The paper is an introduction to my thesis entitled “Author’s Conceptions in the European Architecture of the 20th Century”. Specifically, the objective of my study is monographic research into the Slovak artistic-architectural group VAL, which was active from the 1970s to the 1990s. The group consists of the artist Alex Mlynárčik and architects Viera Mecková and Ľudovít Kupkovič, who gradually began to develop their visions together. During the years 1968 (1970) – 1994 they produced eight projects illustrating possibilities for our environment of tomorrow.
The 1960s were accompanied by a discussion critically thematizing the main ideas of modernism. Visionary, utopian or dystopian trends, which presented various scenarios for the near future, were an integral part of this discussion. Their subject was the relationship between man and the environment, man and the society, architecture and landscape, or man and the cosmos. These visionaries have generated a whole series of architectural concepts, which even today are an inspiration for thinking about architecture and the environment. VAL was a valuable part of this global movement, and thus an important phenomenon from the point of view of local architectural discourse.
The VAL group is quite ambivalent when looking at individual projects, its theoretical and practical background, and its position in the local and global context. The basic ambivalence concerns the classification of their work. On the one hand, the group’s work extends in many directions, works in many contexts, interprets numerous historical and modern artworks, personalities and responds to many socio-cultural issues. On the other hand, it wants to be a distinctive and free artistic play.
In addition to Pierre Restany, a French art critic, personal friend and biographer of Alex Mlynárčik, VAL is related to the concept of prospective architecture formulated by French critic and art and architecture theorist Michel Ragon in the 1960s. In the paper, I pursue many other views of experts from the local and international scene, who further developed or questioned the affiliation of VAL to prospective architecture. From the point of view of local art history, VAL’s activities are attributable to the unofficial scene (Zuzana Bartošová), neoconstructivism (Viera Kuracinová Janečková), conceptual dematerialized art (Aurel Hrabušický), … From the point of view of the history of architecture, VAL is placed in the context of late modernity (Matúš Dulla, Henrieta Moravčíková). Their work is described as prospective, futuristic, visionary, utopian, radical, experimental, alternative, as another variant – elsewhere.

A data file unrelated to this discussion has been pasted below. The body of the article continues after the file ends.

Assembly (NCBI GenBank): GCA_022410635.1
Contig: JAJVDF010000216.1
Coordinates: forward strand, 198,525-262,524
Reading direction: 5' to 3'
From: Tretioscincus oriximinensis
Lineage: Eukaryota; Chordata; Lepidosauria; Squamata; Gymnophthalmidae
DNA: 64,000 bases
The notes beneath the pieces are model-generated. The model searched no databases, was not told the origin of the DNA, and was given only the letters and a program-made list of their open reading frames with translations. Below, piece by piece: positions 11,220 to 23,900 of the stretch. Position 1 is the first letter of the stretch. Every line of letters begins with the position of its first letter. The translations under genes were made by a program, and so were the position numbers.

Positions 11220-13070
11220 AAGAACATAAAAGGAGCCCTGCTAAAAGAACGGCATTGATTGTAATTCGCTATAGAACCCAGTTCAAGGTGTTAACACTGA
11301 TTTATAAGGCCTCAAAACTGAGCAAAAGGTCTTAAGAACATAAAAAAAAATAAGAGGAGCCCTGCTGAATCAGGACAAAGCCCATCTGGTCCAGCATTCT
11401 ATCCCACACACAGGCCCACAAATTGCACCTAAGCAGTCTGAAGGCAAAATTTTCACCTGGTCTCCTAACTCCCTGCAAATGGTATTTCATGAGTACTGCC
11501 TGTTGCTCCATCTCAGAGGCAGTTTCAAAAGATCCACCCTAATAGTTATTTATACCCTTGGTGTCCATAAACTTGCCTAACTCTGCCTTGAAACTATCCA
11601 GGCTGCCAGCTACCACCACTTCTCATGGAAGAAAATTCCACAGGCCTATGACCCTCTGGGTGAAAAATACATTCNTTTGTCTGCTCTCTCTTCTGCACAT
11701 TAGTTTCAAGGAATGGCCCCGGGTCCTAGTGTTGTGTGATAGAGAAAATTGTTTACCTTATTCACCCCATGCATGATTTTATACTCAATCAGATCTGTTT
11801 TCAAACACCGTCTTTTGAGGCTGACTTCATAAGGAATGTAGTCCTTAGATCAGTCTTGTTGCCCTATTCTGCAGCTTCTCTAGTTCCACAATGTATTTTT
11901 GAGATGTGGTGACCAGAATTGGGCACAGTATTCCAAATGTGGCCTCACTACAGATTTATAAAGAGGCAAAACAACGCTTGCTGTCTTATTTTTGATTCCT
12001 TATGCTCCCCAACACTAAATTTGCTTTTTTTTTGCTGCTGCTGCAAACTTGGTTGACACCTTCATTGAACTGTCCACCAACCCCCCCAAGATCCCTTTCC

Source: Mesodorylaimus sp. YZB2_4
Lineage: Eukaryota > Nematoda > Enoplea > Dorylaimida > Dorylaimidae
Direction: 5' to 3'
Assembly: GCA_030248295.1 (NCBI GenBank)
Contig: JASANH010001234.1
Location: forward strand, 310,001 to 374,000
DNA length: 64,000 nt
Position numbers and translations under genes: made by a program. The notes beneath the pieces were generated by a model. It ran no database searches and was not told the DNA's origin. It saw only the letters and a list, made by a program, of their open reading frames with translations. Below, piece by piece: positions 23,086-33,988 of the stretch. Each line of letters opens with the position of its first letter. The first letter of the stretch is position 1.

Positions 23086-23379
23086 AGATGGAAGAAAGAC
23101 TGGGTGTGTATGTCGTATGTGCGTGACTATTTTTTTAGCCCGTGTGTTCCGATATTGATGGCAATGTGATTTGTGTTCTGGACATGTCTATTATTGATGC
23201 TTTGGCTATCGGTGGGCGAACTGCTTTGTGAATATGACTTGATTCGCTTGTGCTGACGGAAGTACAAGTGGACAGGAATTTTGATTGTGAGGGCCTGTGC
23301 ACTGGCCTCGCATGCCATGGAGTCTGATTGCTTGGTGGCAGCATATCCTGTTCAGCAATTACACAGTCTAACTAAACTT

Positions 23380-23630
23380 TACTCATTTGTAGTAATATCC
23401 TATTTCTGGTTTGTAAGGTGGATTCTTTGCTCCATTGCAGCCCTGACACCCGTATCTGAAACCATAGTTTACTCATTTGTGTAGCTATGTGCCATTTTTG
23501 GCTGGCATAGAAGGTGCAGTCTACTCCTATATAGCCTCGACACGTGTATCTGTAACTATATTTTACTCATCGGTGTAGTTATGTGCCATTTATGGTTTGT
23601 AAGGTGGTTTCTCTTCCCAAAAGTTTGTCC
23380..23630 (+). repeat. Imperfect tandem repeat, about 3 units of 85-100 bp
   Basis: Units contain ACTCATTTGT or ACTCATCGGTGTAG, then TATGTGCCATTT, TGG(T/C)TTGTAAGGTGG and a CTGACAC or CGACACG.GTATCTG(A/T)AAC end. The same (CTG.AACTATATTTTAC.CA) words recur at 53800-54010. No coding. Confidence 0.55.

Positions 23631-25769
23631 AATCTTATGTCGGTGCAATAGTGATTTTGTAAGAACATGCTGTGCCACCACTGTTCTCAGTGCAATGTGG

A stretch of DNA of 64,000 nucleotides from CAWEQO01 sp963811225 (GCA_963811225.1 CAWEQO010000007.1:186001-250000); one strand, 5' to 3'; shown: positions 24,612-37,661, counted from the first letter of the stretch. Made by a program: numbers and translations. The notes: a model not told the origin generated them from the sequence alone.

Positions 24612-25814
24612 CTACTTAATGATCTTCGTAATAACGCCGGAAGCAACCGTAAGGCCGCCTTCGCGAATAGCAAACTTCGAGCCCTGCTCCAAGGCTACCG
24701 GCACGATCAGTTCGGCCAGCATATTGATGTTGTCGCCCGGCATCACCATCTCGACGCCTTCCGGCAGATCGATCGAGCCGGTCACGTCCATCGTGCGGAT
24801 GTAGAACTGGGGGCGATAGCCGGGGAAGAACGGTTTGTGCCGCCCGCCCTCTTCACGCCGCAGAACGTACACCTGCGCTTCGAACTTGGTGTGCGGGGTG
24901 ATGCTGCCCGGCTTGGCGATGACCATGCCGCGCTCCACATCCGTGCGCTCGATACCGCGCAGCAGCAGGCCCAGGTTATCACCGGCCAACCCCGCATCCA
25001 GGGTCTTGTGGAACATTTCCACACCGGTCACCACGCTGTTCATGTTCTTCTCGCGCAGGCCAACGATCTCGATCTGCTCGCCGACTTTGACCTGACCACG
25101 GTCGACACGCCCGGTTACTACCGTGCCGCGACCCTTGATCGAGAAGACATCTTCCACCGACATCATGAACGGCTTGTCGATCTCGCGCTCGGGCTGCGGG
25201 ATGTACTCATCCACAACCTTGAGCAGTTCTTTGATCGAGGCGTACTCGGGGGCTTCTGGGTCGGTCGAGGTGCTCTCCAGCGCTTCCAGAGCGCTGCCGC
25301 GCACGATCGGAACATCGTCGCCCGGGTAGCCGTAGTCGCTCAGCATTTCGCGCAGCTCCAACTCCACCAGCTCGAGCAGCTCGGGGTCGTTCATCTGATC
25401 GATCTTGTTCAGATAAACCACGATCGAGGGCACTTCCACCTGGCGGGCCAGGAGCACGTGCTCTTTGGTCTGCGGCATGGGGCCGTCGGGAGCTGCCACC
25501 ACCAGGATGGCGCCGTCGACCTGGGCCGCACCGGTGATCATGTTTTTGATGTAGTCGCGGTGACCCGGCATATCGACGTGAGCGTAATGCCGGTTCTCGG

As early as the 1970s, when the first texts were written, there was a clear discussion of VAL’s role of provoking, namely, to provoke “average” or “chaotic” period’s construction to a better performance. Their projects were claimed to be a direct response to contemporary problems of architecture and urbanism, and last but not least, to lead to “new social perspectives”. These ambitions existed even though they could not be made public. Paradoxically, after 1989, VAL’s genre specificity and uniqueness was recognized as an “experiment” in the context of our architecture, but their affiliation with late-modern architecture was emphasized. It was this affiliation of VAL to late modernity, manifested in monumentality, that served as an argument to free this mode of expression from its direct connection with the political regime and its demands. What many texts meet is precisely the emphasis placed on freedom of creation, which makes their projects a good material for reflection of questions such as the political/apolitical nature of architecture.
Much more attention was paid to the work of VAL from the point of view of art history, where it has steadily established itself as a manifestation of conceptual art. The same body of work which on the one hand is considered a manifestation of monumentalism in architecture, is dematerialized art on the other hand, and non-objective architecture from the point of view of concept. The work of VAL is scientific, philosophical, and poetic. It is an intellectual escape elsewhere, where it formulates its own rules of the game, it is a syncretic variant of post-war modernity. VAL represents this unique relationship between architecture and art, multiplied in our local context by a totalitarian regime, where one medium can express itself more freely in the language of the other, on the basis of mutual escapes.
One of the possible reasons for this complex tangle of meanings and expectations, which to some extent contradict each other, is that the work of VAL is viewed mainly in summary, as a whole. Their work is either termed as a whole, or the whole is represented by its part—through several selected projects. However, VAL has produced eight projects over a period of almost thirty years. In addition, there is a significant disproportion between the time when the projects were created and when they were publicly presented in our country, and subsequently also reflected.